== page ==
If you are a university or college student, you probably make a lot of notes when you are attending classes or reading your textbooks. Then later, you review the notes you made when you are preparing for exams.
You may have wondered if there is a right way or a wrong way to take notes. Does one method of notetaking work better than another?
No one way works best for all people in all situations since everyone’s brain is so unique.
The main problem with taking notes the traditional way is that this is a very passive process. Simply taking notes does not get the brain very involved in interacting with the information. If you can get your brain to get more actively involved in organizing the new material, you will remember it better.
If you are strong in visual learning, you can benefit from making notes that include lots of graphs and drawings, even cartoons! If you are very high in auditory skills and weak in the visual area, you will do better by tape-recording all the notes you need to remember.
The following technique for notetaking is particularly effective for highly visual people. This method of making notes is sometimes called mind-mapping or making a learning map.
Although it takes some practice to use mind-mapping effectively, most people who use it find they can retain and remember far more information with a lot less work.
The essence of the learning-map (also known as memory-map, or mind-map) technique is quite simple. You will need a blank piece of paper; the larger, the better. You will need at least one pen, more if you want to use a variety of colors.
You will try to fill the entire page with your notes, so it is important to keep your writing size relatively small. With practice, you should be better able to judge what size of writing will work effectively.
As you listen to the lecturer or read the article you are studying, decide what you think the central theme is. For example, you might listen to a lecture where you decide the central theme seems to be, Conditions in Europe on the eve of World War II.
Or you might listen to a talk that has a central theme of Strategies that plants use to survive winter.
Once you have decided what the central theme is, jot down the words in the center of the page and draw a circle around the main theme. Do not try to write down a sentence or a paragraph–just write down enough of the keywords to bring the ideas back into your mind.
Keep listening or reading, watching for the first main sub-theme.
When you come across the first major sub-theme, pick a spot on the page to jot down a few keywords that sum up the sub-theme. Draw a circle around the sub-theme words, and then join your sub-theme circle to the main theme circle with a line.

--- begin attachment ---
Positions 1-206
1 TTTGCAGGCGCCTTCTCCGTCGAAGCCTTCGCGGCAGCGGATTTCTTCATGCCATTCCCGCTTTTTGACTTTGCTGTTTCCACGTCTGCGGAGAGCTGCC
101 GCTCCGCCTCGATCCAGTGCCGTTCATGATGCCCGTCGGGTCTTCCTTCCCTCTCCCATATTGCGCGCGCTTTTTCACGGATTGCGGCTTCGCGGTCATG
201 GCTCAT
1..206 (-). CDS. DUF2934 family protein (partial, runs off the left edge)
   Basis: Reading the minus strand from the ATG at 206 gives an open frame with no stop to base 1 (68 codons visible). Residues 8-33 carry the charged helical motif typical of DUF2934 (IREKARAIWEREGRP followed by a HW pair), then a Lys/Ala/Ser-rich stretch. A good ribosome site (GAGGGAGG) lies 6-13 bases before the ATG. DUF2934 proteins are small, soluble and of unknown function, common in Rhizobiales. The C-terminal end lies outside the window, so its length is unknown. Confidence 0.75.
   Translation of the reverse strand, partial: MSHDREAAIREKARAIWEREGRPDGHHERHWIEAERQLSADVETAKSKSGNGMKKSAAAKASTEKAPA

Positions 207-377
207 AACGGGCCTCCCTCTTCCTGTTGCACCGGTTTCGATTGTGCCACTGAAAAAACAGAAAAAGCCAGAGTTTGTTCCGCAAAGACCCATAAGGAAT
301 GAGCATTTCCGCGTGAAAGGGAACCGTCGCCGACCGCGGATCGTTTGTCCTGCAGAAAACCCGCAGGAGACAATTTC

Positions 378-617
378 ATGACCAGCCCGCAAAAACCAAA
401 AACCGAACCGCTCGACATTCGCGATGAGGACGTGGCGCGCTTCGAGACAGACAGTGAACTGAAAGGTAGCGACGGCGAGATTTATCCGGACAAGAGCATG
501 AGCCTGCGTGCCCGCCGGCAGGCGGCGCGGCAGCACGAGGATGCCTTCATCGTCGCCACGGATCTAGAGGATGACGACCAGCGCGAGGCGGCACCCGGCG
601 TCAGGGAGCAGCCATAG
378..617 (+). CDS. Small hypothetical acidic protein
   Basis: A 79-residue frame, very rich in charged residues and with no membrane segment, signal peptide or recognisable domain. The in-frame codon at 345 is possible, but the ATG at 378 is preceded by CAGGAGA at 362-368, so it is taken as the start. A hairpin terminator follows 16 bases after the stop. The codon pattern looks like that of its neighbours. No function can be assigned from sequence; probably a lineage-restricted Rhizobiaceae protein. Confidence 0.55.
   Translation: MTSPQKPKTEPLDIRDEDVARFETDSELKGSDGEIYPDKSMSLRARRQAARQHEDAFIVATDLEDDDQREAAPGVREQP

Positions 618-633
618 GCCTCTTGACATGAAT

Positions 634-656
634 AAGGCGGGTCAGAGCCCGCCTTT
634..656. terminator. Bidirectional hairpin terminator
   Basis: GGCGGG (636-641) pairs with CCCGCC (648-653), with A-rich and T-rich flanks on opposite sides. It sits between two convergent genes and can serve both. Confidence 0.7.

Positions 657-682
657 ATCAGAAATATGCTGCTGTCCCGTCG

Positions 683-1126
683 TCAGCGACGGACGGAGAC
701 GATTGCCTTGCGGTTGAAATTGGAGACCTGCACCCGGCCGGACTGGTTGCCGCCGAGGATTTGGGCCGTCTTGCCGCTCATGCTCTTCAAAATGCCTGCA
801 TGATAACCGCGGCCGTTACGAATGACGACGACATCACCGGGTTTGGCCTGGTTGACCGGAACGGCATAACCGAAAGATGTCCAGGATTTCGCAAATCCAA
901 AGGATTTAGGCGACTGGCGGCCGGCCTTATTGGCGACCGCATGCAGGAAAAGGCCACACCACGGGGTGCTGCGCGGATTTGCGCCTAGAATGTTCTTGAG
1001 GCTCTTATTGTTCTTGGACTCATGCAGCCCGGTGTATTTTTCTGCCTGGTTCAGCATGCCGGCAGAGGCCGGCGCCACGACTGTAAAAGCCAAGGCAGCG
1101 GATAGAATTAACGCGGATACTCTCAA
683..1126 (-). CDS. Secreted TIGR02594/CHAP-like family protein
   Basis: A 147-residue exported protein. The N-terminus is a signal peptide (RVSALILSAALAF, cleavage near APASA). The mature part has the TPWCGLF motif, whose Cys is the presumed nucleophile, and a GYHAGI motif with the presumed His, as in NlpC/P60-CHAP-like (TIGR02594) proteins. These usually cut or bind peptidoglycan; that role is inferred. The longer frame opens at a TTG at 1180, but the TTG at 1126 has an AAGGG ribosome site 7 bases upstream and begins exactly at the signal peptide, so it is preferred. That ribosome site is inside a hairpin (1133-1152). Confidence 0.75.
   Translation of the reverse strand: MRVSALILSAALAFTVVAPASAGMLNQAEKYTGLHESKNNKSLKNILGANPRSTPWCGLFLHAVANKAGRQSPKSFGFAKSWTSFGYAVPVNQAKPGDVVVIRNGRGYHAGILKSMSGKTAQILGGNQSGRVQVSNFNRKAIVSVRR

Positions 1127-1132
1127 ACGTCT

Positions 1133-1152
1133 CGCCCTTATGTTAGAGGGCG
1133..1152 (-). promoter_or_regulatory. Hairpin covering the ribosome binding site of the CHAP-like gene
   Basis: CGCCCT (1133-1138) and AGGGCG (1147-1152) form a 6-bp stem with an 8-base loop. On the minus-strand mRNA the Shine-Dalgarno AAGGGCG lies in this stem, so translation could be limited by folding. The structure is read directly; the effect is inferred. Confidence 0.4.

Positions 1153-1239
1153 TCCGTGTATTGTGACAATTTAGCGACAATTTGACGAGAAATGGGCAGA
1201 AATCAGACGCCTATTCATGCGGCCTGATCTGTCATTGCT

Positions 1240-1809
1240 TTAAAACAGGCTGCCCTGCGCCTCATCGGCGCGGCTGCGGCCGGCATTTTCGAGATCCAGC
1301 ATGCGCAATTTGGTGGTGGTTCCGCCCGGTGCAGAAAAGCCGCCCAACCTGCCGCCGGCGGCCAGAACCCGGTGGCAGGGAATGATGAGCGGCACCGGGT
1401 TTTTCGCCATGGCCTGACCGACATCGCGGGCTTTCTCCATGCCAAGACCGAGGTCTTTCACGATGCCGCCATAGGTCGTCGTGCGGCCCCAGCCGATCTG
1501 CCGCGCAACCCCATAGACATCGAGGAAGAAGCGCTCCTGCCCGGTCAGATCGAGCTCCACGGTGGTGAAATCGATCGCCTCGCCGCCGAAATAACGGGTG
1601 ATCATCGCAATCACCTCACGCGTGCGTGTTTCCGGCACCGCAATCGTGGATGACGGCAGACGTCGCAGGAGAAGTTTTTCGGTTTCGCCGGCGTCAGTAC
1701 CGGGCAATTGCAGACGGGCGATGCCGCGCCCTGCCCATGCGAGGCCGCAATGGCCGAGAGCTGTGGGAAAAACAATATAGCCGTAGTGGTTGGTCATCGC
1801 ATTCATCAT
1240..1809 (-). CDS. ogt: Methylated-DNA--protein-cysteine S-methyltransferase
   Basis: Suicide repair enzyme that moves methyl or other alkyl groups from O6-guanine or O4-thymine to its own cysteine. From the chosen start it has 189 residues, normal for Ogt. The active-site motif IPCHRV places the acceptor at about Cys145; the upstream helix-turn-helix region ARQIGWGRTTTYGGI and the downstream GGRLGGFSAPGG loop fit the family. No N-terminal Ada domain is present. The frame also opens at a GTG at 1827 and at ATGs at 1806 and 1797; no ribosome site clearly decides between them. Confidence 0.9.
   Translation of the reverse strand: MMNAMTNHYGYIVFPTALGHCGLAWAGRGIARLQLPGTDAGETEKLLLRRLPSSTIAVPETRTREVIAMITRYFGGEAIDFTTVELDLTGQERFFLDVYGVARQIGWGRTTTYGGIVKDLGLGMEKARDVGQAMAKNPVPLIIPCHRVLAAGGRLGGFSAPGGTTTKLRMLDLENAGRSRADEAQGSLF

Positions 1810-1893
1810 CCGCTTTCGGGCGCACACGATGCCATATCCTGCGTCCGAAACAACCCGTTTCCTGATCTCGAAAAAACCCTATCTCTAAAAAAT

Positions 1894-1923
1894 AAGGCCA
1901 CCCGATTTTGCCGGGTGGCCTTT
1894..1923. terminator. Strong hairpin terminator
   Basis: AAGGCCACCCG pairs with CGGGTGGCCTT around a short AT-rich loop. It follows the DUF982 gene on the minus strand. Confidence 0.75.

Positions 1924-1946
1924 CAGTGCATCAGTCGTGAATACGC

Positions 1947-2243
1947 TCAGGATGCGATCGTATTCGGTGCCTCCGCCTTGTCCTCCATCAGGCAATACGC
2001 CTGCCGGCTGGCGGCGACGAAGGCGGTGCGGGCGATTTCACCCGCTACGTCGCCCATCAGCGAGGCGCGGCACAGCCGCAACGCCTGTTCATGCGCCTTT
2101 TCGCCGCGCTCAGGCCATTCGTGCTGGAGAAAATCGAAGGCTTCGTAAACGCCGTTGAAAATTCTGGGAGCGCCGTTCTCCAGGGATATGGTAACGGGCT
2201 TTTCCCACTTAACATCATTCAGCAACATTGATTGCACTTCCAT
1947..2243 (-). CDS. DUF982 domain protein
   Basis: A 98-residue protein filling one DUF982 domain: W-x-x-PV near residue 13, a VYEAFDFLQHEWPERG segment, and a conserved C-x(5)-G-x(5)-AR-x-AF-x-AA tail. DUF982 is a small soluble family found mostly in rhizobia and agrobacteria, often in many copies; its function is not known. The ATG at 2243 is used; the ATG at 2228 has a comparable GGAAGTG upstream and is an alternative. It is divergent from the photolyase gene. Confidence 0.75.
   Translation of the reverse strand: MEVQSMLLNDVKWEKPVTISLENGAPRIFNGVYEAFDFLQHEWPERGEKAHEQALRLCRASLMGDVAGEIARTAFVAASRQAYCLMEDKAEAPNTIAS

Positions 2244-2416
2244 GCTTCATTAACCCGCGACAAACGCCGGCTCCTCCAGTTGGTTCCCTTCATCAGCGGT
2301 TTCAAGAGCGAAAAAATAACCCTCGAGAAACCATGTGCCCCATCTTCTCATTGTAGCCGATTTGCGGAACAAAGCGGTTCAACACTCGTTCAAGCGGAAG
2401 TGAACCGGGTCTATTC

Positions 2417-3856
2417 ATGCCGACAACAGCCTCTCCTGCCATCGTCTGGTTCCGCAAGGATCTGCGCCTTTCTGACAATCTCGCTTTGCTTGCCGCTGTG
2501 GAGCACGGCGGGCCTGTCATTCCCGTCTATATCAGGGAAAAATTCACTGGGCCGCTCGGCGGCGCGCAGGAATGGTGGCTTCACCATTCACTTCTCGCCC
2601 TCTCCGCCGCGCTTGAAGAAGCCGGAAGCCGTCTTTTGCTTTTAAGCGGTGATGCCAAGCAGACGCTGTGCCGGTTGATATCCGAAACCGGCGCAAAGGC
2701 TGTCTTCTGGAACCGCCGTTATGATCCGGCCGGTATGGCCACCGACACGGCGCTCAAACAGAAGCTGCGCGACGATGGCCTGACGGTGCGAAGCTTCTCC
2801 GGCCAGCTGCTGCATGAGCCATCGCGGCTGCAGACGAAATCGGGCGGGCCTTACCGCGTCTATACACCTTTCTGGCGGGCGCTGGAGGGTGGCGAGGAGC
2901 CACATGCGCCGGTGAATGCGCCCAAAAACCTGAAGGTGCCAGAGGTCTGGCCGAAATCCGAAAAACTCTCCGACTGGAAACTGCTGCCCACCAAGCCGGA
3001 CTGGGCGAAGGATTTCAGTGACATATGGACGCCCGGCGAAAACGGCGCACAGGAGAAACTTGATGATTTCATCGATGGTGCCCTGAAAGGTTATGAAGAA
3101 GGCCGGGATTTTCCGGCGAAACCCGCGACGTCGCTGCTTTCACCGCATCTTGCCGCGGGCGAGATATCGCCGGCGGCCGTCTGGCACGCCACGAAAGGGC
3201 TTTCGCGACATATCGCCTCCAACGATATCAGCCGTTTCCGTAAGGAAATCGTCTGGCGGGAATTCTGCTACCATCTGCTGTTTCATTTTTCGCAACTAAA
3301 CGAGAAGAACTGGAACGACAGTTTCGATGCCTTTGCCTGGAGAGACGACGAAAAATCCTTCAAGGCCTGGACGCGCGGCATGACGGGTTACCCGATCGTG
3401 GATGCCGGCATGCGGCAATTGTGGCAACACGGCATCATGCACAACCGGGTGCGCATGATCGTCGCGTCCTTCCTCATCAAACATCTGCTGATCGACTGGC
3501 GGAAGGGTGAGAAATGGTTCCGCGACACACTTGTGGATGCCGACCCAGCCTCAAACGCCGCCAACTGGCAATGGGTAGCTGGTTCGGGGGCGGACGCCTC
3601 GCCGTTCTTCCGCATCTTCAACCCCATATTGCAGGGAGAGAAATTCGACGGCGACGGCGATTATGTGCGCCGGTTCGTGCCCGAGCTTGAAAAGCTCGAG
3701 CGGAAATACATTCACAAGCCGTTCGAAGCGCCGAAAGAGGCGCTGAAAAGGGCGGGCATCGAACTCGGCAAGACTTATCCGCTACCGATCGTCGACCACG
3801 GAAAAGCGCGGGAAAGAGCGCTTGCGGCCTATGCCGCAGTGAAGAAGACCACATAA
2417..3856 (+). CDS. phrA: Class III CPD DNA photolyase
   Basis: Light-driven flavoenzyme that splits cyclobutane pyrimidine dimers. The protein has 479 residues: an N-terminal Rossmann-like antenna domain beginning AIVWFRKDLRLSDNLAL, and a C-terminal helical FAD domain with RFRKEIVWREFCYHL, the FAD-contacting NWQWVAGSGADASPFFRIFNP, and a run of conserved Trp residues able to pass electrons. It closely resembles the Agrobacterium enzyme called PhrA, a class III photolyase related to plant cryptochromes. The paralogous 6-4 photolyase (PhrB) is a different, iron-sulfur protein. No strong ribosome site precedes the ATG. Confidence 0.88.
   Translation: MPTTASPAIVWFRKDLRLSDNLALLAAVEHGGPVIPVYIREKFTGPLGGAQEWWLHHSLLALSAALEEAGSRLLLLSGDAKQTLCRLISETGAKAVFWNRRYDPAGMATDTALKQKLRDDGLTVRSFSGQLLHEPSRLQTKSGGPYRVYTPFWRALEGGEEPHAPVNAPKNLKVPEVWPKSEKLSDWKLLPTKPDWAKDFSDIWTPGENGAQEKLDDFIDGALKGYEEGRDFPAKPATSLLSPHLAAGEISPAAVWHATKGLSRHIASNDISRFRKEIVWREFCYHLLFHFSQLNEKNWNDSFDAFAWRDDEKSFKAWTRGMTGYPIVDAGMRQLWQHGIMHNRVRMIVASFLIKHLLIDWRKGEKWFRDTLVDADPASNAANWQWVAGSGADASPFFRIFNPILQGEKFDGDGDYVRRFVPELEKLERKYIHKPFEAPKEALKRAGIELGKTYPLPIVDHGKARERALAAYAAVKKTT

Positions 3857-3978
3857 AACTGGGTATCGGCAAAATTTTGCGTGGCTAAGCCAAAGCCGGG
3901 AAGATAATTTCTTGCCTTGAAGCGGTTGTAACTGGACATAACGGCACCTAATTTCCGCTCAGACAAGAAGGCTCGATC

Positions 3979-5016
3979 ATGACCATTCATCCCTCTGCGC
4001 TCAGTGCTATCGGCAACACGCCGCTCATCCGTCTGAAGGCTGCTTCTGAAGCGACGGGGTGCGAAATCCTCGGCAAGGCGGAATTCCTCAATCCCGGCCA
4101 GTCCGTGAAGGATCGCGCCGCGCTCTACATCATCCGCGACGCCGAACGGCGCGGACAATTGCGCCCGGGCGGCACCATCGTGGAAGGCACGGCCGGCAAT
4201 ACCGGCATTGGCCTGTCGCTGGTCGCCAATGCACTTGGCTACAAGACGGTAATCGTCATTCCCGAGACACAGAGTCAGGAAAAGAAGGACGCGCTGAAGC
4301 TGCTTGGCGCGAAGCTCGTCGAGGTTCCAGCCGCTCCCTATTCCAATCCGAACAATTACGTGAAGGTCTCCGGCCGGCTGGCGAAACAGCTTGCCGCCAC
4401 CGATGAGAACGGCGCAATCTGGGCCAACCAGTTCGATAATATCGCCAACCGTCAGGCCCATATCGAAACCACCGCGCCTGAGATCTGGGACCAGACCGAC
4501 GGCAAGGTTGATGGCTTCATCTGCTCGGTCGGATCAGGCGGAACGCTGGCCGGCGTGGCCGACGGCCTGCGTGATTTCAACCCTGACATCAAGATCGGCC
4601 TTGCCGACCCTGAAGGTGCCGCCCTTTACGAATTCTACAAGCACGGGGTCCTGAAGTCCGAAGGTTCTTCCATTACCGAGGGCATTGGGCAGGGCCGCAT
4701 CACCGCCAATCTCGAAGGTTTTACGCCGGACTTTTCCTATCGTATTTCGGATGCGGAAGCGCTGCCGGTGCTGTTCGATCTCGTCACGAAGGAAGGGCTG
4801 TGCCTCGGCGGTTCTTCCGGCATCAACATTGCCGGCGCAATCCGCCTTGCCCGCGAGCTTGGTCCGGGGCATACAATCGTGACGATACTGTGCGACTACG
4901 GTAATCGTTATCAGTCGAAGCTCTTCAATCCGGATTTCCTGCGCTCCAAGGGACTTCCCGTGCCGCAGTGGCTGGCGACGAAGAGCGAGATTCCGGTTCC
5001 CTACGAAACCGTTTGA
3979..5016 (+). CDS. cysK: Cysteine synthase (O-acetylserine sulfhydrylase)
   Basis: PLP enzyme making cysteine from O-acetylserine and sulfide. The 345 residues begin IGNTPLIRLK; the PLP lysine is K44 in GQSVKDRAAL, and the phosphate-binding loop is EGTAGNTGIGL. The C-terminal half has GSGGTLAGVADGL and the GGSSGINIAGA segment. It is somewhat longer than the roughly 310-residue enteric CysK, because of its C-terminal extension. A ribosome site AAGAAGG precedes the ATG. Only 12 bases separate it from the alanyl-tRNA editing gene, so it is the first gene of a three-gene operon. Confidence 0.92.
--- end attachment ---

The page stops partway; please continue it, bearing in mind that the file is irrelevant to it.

Each time you come across a new major sub-theme, write down a few keywords to summarize the new idea and draw a circle around those words. Then draw a line to join the sub-theme circle to the main idea circle in the center of the page. Eventually, you will have a circle in the center with several spokes radiating from it.
The lines or spokes do not have to be straight, and they can be of any length required. The circles do not have to be circles; they can be squares, triangles, or oval squiggles if you prefer. You can use different colors to help you organize the ideas better.
As the speaker or writer continues to present his ideas, you will find that some of the presented ideas are additional supporting details that clarify or illustrate one of the sub-themes you have already identified. In this case, you will write these sub-sub-themes down using just a few words, enclose them in a circle or squiggle, and link them to their sub-theme with a line.
Eventually, your sub-theme circles may have many spokes radiating from them as the author or lecturer continues to present his ideas. At a glance, you will be able to take in the dominant themes of the talk and the ideas’ underlying organizational structure.
If you happen to have any ideas of your own while you are reading or listening to the lecture, jot them down as well. This shows you have your brain actively interacting with the material.
When you make a mind map or a learning map of all your notes, you create a very visual document that differs a lot from traditional methods of making notes for class.
People who learn very well visually will particularly benefit from how learning maps clearly show the relationships between main themes, sub-themes, and supporting facts and ideas.
Try this method and see if this is the notetaking technique that works best for you!
By: Circle City News